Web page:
Udo Kier stars in this touching story of a retired Ohio hairdresser on one last job

Swan Song

Source: SXSW

‘Swan Song’


Dir/scr: Todd Stephens. US. 2021. 105mins.

In Swan Song, an elderly hairdresser decides to take on one last job — setting in motion an unexpected journey into his past and the regrets he has tried to forget. Udo Kier gives a performance that balances between tenderness and irreverence, resulting in a character study that doubles as an elegy for a generation of gay men and women devastated by AIDS and intolerance. Drawing inspiration from a mentor who died about a decade ago, writer-director Todd Stephens can allow quirkiness to overwhelm the thin narrative, but the story’s emotional underpinnings guide the film past its occasional rough spots.

A younger generation’s touching attempt to acknowledge a debt

Kier has developed a cult following thanks to his off-kilter performances, often of sadistic or peculiar men, so it may throw fans to see him in this change-of-pace role as an idiosyncratic but gentle individual. Premiering at SXSW, Swan Song should see additional festival play at least, with the low-key tone possibly evoking comparisons to another tale of an older man on an odd quest: The Straight Story.

Set in the small town of Sandusky, Ohio, the picture opens in a nursing home, where Pat (Kier), a retired hairdresser, seems content to sleep the rest of his life away. Asked to work his magic on Rita Parker Sloan (Linda Evans), a longtime client who has just died, Pat is initially resistant, but he can’t turn down the big payday associated with making her look gorgeous for her funeral. Breaking out of the home, Pat travels by foot around town to pick up beauty supplies — and to take care of some unfinished business, including visiting the grave of his deceased partner David.

Stephens (Edge Of Seventeen, Another Gay Movie) has based the screenplay on a real-life hairdresser, Pat Pitsenbarger, whom he befriended in the 1980s. This love letter benefits from Kier’s almost alien-like air, which proves helpful in depicting this elegant gentleman who has spent his life hiding part of himself. Throughout much of the picture, Pat is surrounded by straight characters, and although American society isn’t as bigoted as it was in his youth, Kier demonstrates how the hairdresser remains guarded, only referring to David (who died from AIDS) as “my friend”.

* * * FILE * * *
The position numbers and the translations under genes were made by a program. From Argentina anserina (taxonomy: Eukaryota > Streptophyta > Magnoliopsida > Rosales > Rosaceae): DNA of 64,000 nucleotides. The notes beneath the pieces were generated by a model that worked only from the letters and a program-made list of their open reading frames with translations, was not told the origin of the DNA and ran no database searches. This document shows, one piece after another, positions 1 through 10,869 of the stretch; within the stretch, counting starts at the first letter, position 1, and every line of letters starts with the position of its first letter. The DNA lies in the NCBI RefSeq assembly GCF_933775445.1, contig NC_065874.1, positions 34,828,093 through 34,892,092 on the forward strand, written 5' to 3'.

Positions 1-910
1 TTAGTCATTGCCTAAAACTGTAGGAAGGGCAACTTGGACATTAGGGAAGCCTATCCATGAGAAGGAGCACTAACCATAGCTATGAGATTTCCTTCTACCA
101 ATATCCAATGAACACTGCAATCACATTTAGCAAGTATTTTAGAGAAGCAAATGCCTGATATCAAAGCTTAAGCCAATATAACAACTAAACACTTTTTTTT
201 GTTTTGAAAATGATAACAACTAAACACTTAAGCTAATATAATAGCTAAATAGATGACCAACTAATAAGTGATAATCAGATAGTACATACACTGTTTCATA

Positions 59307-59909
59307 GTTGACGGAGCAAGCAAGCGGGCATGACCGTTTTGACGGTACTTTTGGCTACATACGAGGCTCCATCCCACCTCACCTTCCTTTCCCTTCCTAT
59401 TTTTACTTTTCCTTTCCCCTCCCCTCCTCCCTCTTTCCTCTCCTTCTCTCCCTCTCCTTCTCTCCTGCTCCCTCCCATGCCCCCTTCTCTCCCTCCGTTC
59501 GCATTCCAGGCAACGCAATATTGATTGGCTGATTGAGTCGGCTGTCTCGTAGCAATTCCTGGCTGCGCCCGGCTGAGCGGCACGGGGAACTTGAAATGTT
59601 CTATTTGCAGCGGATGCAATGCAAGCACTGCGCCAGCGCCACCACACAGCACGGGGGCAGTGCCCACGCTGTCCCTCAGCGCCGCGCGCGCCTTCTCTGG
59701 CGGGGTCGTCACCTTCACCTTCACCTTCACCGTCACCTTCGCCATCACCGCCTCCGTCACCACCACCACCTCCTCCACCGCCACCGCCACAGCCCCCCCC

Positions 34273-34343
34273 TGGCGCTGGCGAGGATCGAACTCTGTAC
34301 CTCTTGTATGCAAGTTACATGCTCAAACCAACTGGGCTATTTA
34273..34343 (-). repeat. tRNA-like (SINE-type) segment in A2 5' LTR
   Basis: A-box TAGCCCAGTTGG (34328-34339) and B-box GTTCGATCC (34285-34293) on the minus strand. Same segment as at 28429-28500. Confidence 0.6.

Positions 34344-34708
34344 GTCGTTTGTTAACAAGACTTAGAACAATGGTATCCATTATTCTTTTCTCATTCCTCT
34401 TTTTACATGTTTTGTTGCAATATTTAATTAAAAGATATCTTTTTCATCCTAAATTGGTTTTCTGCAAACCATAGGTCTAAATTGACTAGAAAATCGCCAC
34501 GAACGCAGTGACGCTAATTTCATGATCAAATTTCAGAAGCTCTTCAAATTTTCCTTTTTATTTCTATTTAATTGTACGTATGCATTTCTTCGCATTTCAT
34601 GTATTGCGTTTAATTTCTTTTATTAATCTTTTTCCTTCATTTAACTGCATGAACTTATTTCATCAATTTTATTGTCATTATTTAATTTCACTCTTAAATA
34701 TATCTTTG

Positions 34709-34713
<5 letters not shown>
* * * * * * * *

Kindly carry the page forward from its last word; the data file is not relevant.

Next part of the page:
The world Pat finds outside of the nursing home is rapidly changing. The longtime gay bar where he used to dance is being turned into a trendy brewery, while an economic slowdown seems to have gutted much of the local industries. Chris Stephens’ wistful score underlines Pat’s encroaching mortality — to say nothing of his disappointment that he doesn’t recognise much about this small town anymore. (On a couple of occasions when Pat does connect with old friends, Swan Song eventually clues in the viewer that these individuals are only in his imagination.)

Stephens can let Pat become a little too adorable — for instance, dressing Kier in a whimsical pink hat which is meant to be especially funny juxtaposed with the actor’s patented stoney deadpan expression. These stabs at impish humour risk reducing Pat to a cutesy caricature who’s not nearly as interesting as the pained individual who starts to emerge. (In addition, some of the supporting cast, including Jennifer Coolidge as a former employee who opened her own, much more successful beauty shop, are a bit broadly conceived.) But Pat’s grief over David — paired with his growing understanding that this job may end up being a one-way trip — lends a pathos to the film’s later sections as he makes peace with past hurts.

However, Swan Song’s most poignant point is also its most subtle. Wherever Pat looks around, he either bumps into former clients who were personally impacted by him or discovers a far more welcoming society for young gay men and women. Only now, at the end of his days, does Pat see the better world that he helped create without even knowing it. Kier hones in on what’s bittersweet about Pat’s realisation that he’s now too old to fully enjoy this new reality. Despite its flaws, Swan Song is a younger generation’s touching attempt to acknowledge that debt.

Production company: Luna Pictures

International sales: XYZ, pip@xyzfilms.com

Producers: Todd Stephens, Eric Eisenbrey, Stephen Israel, Rhet Topham, Tim Kaltenecker

Production design: Kassandra DeAngelis

Editing: Spencer Schilly, Santiago Figueira W.

Cinematography: Jackson Warner Lewis

Music: Chris Stephens

Main cast: Udo Kier, Jennifer Coolidge, Ira Hawkins, Stephanie McVay, Michael Urie, Linda Evans